* Ahold sells ICA stake because does not have full control
* Proceeds may be used for dividend, acquisitions - analysts
* Ahold expects deal to close by middle of this year
* ICA to become second largest listed retailer in Nordics
* Ahold shares hit 10-year high (Adds analyst comment, share reaction)
By Robert-Jan Bartunek and Mia Shanley
BRUSSELS/STOCKHOLM, Feb 11 (Reuters) - Dutch retailer Ahold is selling its stake in a Nordic joint venture to its partner for $3.1 billion, exiting a business it did not fully control and giving it firepower for deals in better performing markets.
Ahold shares rose as much as 6 percent to a 10-year high on Monday, as investors welcomed the higher-than-expected price and suggested the proceeds could be returned to investors and used to speed up expansion in markets like Belgium.
“The deal is at a better price than expected and quicker than expected. That’s good news and you see that in today’s share price,” said Richard Withagen, analyst at SNS Securities.
Ahold, which runs Dutch market leader Albert Heijn but makes about 60 percent of sales in the United States, said it was selling its 60-percent stake in Nordic grocer ICA to Hakon Invest for 20 billion Swedish crowns ($3.1 billion).
Hakon Invest is majority-owned by an association of ICA store owners. Its shares climbed 18.5 percent in early trading.
Though Ahold owned a majority of ICA’s shares, it only held 50 percent of the voting rights and had to share control with Hakon, a situation the Dutch group said was not ideal.
Hakon said the two groups had agreed on a dividend from ICA for 2012 of 2 billion crowns, of which Ahold would receive 1.2 billion crowns, taking the total value of the deal for the Dutch company to 21.2 billion crowns.
At 1230 GMT, Ahold shares were up 4 percent at 11.02 euros, after trading as high as 11.235 euros.
Analysts expect Ahold to keep some of the proceeds on its balance sheet, while using the remainder for acquisitions and a pay-out to shareholders.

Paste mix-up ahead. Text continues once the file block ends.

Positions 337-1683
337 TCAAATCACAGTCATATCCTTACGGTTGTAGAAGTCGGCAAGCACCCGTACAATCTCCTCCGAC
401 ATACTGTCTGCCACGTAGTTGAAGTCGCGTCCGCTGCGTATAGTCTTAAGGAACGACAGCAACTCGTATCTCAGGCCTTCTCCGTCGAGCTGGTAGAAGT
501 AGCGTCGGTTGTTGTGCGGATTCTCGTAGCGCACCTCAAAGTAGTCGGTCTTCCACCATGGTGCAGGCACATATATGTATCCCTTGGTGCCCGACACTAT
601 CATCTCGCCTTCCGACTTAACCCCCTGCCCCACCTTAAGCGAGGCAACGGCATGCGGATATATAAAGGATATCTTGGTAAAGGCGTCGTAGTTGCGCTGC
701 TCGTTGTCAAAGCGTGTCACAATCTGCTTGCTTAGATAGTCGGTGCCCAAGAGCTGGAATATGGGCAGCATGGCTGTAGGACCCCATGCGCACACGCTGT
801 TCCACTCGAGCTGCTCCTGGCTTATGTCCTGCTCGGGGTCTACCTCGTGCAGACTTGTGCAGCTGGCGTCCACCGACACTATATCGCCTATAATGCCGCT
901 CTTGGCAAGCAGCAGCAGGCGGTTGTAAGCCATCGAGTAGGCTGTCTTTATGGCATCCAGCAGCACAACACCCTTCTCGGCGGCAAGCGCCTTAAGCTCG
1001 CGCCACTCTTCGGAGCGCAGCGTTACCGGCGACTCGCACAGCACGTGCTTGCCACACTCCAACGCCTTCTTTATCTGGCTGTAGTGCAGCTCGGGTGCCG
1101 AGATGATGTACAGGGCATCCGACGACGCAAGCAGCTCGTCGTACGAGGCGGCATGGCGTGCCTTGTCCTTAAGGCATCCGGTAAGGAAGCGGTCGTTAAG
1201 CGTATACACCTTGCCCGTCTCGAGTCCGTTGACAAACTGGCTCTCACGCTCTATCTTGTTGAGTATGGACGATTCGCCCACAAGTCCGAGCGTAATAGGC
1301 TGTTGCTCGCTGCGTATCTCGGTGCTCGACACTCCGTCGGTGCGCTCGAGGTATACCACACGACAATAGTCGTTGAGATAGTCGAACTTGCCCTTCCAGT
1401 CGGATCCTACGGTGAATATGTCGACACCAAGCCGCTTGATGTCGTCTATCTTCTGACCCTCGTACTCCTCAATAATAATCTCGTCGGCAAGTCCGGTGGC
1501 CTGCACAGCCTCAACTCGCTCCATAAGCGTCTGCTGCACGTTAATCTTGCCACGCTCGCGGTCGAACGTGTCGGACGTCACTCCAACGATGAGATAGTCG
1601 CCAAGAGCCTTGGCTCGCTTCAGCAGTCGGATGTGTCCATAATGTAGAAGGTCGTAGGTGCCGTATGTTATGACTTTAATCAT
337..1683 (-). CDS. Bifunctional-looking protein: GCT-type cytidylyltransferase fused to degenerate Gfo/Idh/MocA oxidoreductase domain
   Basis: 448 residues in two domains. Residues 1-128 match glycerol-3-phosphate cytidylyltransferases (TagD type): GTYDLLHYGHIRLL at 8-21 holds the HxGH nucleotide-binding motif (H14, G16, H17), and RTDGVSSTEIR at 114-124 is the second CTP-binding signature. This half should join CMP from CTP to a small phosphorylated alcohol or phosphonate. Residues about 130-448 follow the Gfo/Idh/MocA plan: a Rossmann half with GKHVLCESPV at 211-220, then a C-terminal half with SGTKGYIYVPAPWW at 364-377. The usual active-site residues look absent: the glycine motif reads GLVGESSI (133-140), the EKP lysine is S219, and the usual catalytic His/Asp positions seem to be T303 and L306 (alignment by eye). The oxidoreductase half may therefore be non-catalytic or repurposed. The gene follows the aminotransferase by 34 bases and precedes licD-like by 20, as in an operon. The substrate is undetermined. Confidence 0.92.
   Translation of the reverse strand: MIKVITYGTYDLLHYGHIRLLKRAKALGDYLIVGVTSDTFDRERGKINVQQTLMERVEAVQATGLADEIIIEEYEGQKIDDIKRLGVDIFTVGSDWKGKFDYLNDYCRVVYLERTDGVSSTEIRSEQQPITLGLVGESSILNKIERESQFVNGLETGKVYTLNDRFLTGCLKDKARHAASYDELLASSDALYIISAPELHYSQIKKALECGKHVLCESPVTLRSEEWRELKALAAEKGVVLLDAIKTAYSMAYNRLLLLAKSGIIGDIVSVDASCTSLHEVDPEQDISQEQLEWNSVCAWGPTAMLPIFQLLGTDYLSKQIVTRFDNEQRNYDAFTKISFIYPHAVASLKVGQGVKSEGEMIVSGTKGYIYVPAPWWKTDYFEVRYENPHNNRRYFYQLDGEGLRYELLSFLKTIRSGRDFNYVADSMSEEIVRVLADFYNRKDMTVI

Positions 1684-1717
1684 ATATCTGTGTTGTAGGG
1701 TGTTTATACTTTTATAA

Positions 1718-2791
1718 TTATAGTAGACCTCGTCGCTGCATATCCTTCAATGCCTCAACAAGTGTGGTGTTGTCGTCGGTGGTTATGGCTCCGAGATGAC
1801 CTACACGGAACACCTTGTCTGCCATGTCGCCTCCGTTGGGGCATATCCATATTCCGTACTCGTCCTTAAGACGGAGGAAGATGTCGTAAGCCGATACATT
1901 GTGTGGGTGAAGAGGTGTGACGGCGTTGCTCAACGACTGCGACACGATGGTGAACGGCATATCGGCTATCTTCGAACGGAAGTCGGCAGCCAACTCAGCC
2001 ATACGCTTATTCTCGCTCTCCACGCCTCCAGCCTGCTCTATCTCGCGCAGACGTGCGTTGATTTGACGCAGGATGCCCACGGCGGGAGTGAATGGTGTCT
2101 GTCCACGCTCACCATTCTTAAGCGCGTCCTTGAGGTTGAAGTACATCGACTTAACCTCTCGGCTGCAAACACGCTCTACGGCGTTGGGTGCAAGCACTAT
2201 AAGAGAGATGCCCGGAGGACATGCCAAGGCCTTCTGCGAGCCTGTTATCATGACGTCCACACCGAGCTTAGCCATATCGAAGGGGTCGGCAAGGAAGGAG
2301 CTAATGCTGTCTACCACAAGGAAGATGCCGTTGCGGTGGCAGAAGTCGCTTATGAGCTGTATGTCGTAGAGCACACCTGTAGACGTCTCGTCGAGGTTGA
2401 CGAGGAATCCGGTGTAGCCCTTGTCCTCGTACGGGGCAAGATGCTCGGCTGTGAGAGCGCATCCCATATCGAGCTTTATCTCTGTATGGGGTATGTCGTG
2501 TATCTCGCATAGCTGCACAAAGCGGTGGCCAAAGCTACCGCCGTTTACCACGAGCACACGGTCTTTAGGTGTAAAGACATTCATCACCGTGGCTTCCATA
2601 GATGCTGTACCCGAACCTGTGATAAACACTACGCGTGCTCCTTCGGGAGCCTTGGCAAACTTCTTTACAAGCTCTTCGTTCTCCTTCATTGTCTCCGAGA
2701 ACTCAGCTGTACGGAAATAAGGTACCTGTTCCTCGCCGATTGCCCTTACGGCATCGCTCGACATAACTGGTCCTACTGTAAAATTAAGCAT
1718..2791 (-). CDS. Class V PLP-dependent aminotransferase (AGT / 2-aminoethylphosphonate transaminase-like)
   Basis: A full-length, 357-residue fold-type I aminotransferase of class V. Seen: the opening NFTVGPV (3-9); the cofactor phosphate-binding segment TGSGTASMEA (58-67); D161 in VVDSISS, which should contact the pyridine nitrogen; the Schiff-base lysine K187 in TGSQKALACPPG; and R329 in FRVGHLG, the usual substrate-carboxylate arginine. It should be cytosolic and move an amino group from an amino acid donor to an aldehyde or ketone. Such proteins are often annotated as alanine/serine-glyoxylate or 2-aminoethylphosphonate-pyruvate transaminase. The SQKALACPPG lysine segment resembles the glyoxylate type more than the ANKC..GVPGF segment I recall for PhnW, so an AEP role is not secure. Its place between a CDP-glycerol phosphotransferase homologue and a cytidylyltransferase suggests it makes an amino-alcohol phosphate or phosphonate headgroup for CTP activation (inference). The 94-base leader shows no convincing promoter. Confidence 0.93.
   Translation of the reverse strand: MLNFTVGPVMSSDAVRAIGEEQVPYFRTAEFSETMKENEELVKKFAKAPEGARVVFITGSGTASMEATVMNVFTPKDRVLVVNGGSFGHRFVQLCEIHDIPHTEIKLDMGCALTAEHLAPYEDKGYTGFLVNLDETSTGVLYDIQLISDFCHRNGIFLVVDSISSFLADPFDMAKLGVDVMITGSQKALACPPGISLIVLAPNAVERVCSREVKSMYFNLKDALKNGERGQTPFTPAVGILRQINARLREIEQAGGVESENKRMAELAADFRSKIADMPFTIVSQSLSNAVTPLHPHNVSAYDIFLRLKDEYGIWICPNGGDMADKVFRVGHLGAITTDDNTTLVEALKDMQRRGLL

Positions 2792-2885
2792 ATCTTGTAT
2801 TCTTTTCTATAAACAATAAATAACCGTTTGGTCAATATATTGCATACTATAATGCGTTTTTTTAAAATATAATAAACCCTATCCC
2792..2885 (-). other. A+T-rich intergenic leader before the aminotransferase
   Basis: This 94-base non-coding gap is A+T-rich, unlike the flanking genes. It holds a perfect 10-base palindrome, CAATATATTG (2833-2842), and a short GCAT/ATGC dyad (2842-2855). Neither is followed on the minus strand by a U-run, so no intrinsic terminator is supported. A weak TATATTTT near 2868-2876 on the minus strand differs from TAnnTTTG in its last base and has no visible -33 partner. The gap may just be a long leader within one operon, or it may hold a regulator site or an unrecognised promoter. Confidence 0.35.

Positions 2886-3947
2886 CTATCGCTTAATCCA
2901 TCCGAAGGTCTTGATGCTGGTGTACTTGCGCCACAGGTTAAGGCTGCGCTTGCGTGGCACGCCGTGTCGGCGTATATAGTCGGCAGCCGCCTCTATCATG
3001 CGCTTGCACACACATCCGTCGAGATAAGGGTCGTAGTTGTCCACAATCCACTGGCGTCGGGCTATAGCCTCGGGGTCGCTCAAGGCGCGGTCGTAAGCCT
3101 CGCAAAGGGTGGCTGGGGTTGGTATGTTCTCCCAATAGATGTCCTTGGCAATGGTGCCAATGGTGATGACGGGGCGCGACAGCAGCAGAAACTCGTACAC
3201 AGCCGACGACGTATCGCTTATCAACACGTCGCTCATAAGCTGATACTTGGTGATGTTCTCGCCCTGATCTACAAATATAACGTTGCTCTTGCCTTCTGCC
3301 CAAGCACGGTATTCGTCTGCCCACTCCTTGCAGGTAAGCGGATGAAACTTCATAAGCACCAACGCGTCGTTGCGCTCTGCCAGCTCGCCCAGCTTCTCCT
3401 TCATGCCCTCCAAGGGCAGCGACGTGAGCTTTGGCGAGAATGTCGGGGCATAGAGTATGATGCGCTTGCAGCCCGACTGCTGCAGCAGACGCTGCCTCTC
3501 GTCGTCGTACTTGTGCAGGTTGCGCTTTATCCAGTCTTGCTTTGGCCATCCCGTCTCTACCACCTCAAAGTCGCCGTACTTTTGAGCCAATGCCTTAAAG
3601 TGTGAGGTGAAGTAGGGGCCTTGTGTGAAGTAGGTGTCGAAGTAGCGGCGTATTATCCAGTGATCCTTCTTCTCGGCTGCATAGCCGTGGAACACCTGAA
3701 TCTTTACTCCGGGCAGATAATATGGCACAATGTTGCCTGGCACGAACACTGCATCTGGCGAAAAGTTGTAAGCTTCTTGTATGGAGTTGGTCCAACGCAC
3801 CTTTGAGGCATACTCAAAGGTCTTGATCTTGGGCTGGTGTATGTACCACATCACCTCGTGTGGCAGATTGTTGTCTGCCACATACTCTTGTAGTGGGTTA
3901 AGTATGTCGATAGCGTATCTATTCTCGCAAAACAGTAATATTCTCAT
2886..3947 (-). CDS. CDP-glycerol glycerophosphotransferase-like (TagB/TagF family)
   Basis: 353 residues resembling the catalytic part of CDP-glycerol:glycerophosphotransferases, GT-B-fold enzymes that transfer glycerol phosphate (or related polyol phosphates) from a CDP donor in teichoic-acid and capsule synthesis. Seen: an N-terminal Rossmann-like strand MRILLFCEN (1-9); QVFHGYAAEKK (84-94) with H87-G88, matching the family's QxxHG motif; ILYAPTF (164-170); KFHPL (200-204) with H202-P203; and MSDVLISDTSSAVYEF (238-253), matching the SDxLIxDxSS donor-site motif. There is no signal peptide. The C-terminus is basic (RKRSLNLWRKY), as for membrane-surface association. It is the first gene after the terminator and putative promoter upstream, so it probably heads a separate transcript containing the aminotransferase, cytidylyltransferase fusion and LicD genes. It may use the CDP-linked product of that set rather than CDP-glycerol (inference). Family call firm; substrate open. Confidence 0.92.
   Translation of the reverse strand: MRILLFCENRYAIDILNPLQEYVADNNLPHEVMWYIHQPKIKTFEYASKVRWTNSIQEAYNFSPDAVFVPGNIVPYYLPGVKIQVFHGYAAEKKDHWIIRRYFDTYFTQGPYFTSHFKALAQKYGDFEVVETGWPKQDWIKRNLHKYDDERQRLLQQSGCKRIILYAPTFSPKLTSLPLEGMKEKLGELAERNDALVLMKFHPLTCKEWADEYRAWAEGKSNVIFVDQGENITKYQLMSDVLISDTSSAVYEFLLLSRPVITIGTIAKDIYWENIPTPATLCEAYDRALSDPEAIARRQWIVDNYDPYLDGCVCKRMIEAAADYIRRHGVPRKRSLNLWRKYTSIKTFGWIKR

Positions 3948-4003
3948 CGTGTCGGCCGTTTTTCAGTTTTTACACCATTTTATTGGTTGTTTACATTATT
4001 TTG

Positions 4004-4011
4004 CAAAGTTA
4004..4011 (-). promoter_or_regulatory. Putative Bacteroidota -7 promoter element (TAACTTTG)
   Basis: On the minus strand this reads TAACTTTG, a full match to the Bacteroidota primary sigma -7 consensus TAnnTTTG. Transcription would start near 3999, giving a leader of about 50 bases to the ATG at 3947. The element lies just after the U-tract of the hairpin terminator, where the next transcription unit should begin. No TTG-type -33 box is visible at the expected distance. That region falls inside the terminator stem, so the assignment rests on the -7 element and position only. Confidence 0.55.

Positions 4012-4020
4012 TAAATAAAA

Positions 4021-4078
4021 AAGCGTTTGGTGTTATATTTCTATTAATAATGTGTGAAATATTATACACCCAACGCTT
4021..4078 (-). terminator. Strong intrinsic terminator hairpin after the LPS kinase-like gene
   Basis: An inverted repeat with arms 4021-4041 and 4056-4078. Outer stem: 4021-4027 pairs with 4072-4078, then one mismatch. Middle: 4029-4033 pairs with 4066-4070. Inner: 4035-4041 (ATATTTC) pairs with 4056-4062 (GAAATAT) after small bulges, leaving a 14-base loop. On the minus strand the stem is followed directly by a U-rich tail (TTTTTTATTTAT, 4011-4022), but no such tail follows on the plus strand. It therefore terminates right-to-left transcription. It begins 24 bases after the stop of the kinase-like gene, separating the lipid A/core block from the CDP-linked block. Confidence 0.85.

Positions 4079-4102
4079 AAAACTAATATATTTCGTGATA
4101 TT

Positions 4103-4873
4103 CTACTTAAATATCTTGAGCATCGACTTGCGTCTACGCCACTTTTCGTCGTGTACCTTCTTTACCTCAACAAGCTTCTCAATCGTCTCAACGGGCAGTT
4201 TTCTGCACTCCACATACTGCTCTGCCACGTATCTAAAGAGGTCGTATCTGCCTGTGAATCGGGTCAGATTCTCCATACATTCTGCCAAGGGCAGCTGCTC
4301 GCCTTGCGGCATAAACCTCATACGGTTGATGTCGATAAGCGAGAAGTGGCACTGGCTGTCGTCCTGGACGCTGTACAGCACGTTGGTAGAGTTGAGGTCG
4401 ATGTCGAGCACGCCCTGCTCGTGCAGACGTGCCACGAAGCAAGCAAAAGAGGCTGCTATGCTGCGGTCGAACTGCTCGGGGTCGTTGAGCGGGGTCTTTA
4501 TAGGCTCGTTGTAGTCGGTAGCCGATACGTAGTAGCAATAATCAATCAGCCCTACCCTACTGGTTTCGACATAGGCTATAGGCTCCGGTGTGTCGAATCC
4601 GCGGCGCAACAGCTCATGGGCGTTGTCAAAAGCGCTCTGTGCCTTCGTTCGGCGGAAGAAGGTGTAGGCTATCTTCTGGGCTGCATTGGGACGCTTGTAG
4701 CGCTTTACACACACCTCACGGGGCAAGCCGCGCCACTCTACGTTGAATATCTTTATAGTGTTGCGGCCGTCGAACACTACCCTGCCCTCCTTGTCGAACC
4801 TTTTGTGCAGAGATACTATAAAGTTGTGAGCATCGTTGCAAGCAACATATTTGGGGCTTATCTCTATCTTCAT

“They’re expanding in Belgium. Maybe they’ll speed up things there, but I hope they’ll take it easy,” said Tom Muller, analyst at private bank Theodoor Gilissen.
Ahold entered the Belgian market in 2011 and plans to open 50 stores in the country by 2016.
Ahold’s Chief Financial Officer Jeff Carr told a conference call he would not speculate on how the proceeds would be used until the deal closed, which is expected by the middle of this year.
Ahold had said in September it was exploring options for its stake in ICA, including a possible flotation on Sweden’s stock exchange.
Hakon Invest, which will now change its name to ICA Gruppen, said it would finance the deal with existing cash and secured bridge financing from Handelsbanken and Nordea.
The deal will make ICA Gruppen, which operates in Sweden, Norway and the Baltic states, the second biggest listed retailer in the Nordics with 100 billion Swedish crowns of sales after clothing chain H&M, with 121 billion.
The sale will have no impact on Ahold’s and ICA’s shared purchasing activities, such as in own-brand goods, Ahold added.
ICA Group will continue to focus on its present markets, with a special emphasis on turning its business around in Norway where it suffered an operating loss in 2012, Chief Financial Officer Goran Blomberg told Reuters.
Hakon said that once the acquisition was completed its biggest shareholder, the ICA Retailers Association which currently owns a 67-percent stake, would sell a 10 percent holding to Swedish investment firm Industrivarden.
Industrivarden said in a separate statement its investment was estimated to be about 2.4 billion Swedish crowns.
$1=6.4326 Swedish crowns Reporting by Robert-Jan Bartunek in Brussels and Veronica Ek and Mia Shanley in Stockholm; Editing by Philip Blenkinsop and Mark Potter